Special Verdicts. The court may require a jury to return only a special verdict in the form of a special written finding upon each issue of fact. In that event the court may submit to the jury written questions susceptible of categorical or other brief answer or may submit written forms of the several special findings which might properly be made under the pleadings and evidence; or it may use such other method of submitting the issues and requiring the written findings thereon as it deems most appropriate. The court shall give to the jury such explanation and instruction concerning the matter thus submitted as may be necessary to enable the jury to make its findings upon each issue. If in so doing the court omits any issue of fact raised by the pleadings or by the evidence, each party waives his right to a trial by jury of the issues so omitted unless before the jury retires he demands its submission to the jury. As to an issue omitted without such demand the court may make a finding; or, if it fails to do so, it shall be deemed to have made a finding in accord with the judgment on the special verdict.
Questions 21 and 23 of Stewart & Stevenson's proposed special verdict form:
[If you find that Stewart & Stevenson made a false statement of material fact to Marine Dynamics in connection with the sale of the thirty-four marine diesel engines], do you find that Marine Dynamics was justified in relying on the false statement?
As to any false statements above-described made by Stewart & Stevenson, do you find from the preponderance of the evidence that such false statements were made with the intention, design and purpose of deceiving Marine Dynamics and with no intention of performing that which was promised, as opposed to mere negligent false statements? R.Supp. Vol. 1 at 37, 44
Marine Dynamics attacks these interrogatories on the grounds that they are inadequate, misleading, improper and do not identify the intent to induce reliance issue. Specifically, Marine Dynamics claims that question 21 is flawed because it asks the jury to determine if Marine Dynamics was justified in relying on the false statements without asking for a preliminary determination of whether Marine Dynamics in fact relied upon the statements, and thus improperly assumes one of the elements of the fraud issue. As to question 23, Marine Dynamics claims that it refers solely to the issue of fraudulent intent and not to intent to induce reliance. A similar argument was considered and rejected by the court in Huddleston, supra:
The plaintiffs urge that LoPatin, Share and H & M did not sufficiently raise the reliance issue and did not submit the "proper special issue to the court." It is helpful for counsel to assist the court by framing the issue in the very terms that pose it most objectively for the jury. However, so long as a party demands the submission of an omitted issue of fact and directs the court's attention to that issue, that party does not waive the right to a jury determination. Rule 49(a), Fed. R. Civ. P. See Ford Motor Co. v. Dallas Power & Light Co., 499 F.2d 400, 407 & n. 11 (5th Cir. 1974); Simien v. S.S. Kresge Co., 566 F.2d 551 (5th Cir. 1978).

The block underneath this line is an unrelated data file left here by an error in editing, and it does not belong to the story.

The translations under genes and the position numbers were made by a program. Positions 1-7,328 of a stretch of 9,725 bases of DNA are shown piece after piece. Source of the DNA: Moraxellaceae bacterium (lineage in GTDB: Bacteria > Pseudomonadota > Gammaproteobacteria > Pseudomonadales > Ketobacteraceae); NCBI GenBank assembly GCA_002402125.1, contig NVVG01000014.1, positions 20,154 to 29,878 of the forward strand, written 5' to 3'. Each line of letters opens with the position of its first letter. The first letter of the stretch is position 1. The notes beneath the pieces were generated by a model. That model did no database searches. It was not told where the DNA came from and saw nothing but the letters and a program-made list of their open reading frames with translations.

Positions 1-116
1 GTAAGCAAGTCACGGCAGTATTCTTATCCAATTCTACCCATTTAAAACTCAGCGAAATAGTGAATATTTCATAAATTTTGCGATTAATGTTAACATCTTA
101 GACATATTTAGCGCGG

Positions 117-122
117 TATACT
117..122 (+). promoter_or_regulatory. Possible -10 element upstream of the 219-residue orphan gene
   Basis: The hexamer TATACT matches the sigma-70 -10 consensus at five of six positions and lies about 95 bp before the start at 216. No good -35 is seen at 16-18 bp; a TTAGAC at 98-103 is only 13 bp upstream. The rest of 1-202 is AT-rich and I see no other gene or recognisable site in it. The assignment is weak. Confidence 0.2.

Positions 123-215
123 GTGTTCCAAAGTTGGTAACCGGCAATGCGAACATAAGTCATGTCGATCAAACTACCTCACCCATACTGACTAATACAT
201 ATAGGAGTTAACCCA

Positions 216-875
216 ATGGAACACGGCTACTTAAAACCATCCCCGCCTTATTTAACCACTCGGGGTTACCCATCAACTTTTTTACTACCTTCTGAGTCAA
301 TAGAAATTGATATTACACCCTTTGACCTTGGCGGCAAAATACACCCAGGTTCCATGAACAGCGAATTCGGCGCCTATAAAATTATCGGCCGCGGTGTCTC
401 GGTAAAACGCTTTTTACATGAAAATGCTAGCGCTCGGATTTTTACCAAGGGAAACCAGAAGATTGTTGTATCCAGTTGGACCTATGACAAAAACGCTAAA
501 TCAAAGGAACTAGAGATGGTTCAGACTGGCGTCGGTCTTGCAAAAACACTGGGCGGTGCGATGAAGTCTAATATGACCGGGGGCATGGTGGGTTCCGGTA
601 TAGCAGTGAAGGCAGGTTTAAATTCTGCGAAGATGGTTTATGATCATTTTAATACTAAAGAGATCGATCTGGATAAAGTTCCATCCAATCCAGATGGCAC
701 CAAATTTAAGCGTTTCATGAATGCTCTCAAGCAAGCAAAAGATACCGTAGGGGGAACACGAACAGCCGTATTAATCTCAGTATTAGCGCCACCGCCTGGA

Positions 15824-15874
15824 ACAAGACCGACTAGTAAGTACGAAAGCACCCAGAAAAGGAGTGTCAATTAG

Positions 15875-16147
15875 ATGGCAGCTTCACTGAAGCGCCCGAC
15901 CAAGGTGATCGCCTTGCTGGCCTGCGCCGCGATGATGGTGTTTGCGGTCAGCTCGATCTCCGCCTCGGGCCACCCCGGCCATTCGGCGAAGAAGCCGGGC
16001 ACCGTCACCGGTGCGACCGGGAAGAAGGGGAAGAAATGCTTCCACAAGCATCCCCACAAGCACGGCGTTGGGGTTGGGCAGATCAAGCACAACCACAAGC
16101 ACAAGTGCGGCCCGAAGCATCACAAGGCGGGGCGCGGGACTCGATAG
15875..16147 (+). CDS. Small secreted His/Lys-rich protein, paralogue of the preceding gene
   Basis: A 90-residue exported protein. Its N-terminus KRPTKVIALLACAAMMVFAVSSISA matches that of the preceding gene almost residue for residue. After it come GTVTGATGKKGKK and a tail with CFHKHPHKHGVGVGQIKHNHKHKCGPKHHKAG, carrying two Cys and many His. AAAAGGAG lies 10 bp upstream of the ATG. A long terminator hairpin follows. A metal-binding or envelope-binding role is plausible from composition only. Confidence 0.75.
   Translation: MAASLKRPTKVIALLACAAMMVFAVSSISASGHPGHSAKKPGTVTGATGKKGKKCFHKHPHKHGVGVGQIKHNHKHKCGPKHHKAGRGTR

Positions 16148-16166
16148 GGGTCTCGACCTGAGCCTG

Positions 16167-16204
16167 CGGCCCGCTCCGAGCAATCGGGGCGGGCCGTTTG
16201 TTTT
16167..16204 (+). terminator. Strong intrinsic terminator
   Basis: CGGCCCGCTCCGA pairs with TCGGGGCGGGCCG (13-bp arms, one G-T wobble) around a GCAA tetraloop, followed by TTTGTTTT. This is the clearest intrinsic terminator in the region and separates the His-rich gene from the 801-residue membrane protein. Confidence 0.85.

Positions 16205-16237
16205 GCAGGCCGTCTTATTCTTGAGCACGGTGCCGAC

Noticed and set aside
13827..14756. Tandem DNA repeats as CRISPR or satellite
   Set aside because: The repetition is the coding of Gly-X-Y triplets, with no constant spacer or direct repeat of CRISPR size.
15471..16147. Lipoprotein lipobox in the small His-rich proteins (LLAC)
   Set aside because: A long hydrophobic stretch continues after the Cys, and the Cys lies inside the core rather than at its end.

While the proposal did not discriminate between misstatement and omission in issues, it sufficiently demanded jury consideration of the reliance issue to require the submission of that issue. 640 F.2d at 550.
Likewise, although inartfully drafted, question 21 clearly refers to the issue of reliance and question 23, fairly read, covers fraudulent intent and intent to induce reliance. We hold that both questions, as drafted, were sufficient to direct the district court's attention to the respective issues of reliance and intent to induce reliance, especially in light of Stewart & Stevenson's objection to the joint verdict form.
Stewart & Stevenson claims that it was understood by the district court and the parties from the charge conference that its reference to Fredonia Broadcasting Corp. v. RCA Corp., 481 F.2d 781 (5th Cir. 1973), appeal after remand, 569 F.2d 251 (5th Cir. 1978), meant the use of a special verdict form containing all of the essential elements of a Texas law fraud claim, including reliance and intent to induce reliance. The record and the Fredonia opinions support this claim
Because we hold that the district court committed reversible error in refusing to submit interrogatories on reliance and intent to induce reliance to the jury, we do not address Stewart & Stevenson's other challenges to the fraud liability basis of the verdict and judgment
The issue of punitive damages is discussed in part II.F. of this opinion
The district court instructed the jury that:
[I]f you find for Marine Dynamics on one of its claims against Stewart & Stevenson, you should give equal consideration to the other claims. Damages may not be duplicated, however, it is necessary that you consider and resolve the issues on each of the claims of Marine Dynamics to inform the Court of your findings on questions of fact which may have a bearing on matters that will be resolved by the Court.
R. Vol. 25 at 18.
Brent Pickard, Frank Pickard's son and a shareholder in Marine Dynamics, testified on cross-examination:
Q. Do you know how you allocate Marine Dynamics' overhead on a given job?
A. No, I don't think we do.
Marine Dynamics concedes that evidence of its gross receipts alone does not establish lost profits
Marine Dynamics introduced into evidence its federal tax returns for 1978 through 1981. They reveal these figures:
1978 ---- Taxable income ($118,966) Loss Income after tax 0 1979 ---- Taxable income $237,762 Income after tax $148,598 1980 ---- Taxable income $ 5,867 Income after tax $ 5,437 1981 ---- Taxable income $ 54,019 Income after tax $ 52,223